¶1 I must dissent. We have no facts before us in this action. A majority of the Court voted to assume jurisdiction of this matter without any factual determination having been made or any stipulation of facts agreed on, for the "sole purpose" of deciding the constitutionality of five statutes. I dissented to taking jurisdiction of this cause as it was framed, or more accurately - as it was not framed - and I believe the problems inherent in a decision rendered in the abstract are evident from the face of the majority opinion.
¶2 The opinion is not based on proven facts, but on assumptions of facts which may or may not be valid or accurate. Some of those assumptions are:
(1) The Commissioners of the Land Office do not charge more than 3% of the appraised value of land for agricultural leases;
(2) Leases for "but 3%" of appraised value are not bringing the trust a good and fair return on its land;
(3) The Commissioners do not require competitive bidding in leasing, and in fact cannot require bidding under the statutes.
¶3 These things may or may not be true. We do not know how the Commissioners lease land or how they establish rental price. We also do not know what a "good" lease rate is for agricultural land. It may be that 3% is a very fair return for land of this type. It may also be that the financial loss, if any, to the trust results not from the statutory rental provisions, but from the method and manner of appraising the land.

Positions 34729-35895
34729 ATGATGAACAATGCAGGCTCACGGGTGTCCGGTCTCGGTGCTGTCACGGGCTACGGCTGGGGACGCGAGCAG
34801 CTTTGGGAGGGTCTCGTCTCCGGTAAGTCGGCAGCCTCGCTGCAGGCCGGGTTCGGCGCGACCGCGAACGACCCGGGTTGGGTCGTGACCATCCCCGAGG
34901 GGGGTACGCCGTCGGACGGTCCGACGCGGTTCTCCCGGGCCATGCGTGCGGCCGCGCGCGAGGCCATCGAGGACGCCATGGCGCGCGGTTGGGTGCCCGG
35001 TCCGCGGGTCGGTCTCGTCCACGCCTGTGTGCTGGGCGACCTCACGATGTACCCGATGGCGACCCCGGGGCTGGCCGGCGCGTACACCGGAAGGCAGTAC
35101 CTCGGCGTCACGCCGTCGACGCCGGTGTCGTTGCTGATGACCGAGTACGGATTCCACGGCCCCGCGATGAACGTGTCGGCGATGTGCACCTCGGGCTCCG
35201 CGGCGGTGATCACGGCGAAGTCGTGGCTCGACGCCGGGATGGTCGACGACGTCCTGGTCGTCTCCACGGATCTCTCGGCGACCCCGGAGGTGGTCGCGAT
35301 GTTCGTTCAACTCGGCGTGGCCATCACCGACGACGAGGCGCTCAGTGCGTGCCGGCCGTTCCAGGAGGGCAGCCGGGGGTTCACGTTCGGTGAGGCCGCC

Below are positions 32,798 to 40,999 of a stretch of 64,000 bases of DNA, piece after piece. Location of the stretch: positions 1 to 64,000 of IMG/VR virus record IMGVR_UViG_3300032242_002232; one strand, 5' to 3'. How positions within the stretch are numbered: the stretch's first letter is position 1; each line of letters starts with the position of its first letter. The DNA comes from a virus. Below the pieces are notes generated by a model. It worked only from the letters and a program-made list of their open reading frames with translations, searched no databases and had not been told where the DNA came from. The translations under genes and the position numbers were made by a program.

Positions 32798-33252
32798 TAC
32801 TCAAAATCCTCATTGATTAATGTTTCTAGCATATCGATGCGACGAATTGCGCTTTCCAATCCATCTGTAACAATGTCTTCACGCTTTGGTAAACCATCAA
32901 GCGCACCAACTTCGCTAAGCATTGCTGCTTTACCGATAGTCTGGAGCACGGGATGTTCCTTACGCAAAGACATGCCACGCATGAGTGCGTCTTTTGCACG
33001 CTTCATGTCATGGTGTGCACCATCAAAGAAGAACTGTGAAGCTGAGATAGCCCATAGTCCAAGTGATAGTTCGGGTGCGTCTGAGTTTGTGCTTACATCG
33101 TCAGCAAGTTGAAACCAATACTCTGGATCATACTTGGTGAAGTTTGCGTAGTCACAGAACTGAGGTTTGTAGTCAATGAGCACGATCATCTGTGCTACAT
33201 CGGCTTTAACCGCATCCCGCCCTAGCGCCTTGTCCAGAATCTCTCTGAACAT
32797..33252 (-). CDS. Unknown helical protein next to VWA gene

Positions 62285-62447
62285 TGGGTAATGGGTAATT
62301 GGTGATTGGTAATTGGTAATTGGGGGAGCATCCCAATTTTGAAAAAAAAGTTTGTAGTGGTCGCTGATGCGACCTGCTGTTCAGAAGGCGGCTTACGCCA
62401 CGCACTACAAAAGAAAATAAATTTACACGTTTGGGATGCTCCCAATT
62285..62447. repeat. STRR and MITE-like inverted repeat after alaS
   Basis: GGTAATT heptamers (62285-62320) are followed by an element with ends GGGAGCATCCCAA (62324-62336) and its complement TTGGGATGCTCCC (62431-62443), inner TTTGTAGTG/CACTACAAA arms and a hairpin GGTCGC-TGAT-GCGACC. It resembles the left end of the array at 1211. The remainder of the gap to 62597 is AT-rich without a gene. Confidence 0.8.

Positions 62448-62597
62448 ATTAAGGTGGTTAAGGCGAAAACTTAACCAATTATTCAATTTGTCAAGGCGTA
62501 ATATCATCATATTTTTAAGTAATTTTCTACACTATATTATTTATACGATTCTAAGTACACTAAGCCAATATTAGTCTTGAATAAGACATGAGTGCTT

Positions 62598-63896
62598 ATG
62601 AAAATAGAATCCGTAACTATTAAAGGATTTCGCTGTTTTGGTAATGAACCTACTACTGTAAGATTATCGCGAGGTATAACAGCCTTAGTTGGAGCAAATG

¶4 No less important is the fact that the majority's opinion on the constitutionality [642 P.2d 240] of these statutes ignores all relevant rules controlling that decision making process. It is axiomatic that statutes are presumed to be constitutional and the burden of showing the unconstitutionality rests on the party asserting it. Also that where a statute is capable of two constructions, one which would render it invalid and the other valid, the construction which will uphold its validity must be adopted. The cardinal rule in the construction of statutes is that the legislative intent must govern, and to ascertain that intent all the various portions of the legislative enactments upon the particular subject, should be construed together in light of the general purposes of the Act and given effect as a whole. Additionally, when a statute is susceptible of two interpretations, that one giving it effect intended by the legislature should be adopted. None of this was done in this case.
¶5 I do not agree with the majority's determination that 64 O.S. 1971 § 86.1 establishes a maximum lease-value rate of 3%. Another statutory provision reveals the clear legislative demand that 3% is a minimum, not maximum, rental rate. 64 O.S. 1971 § 87a (g) provides in pertinent part: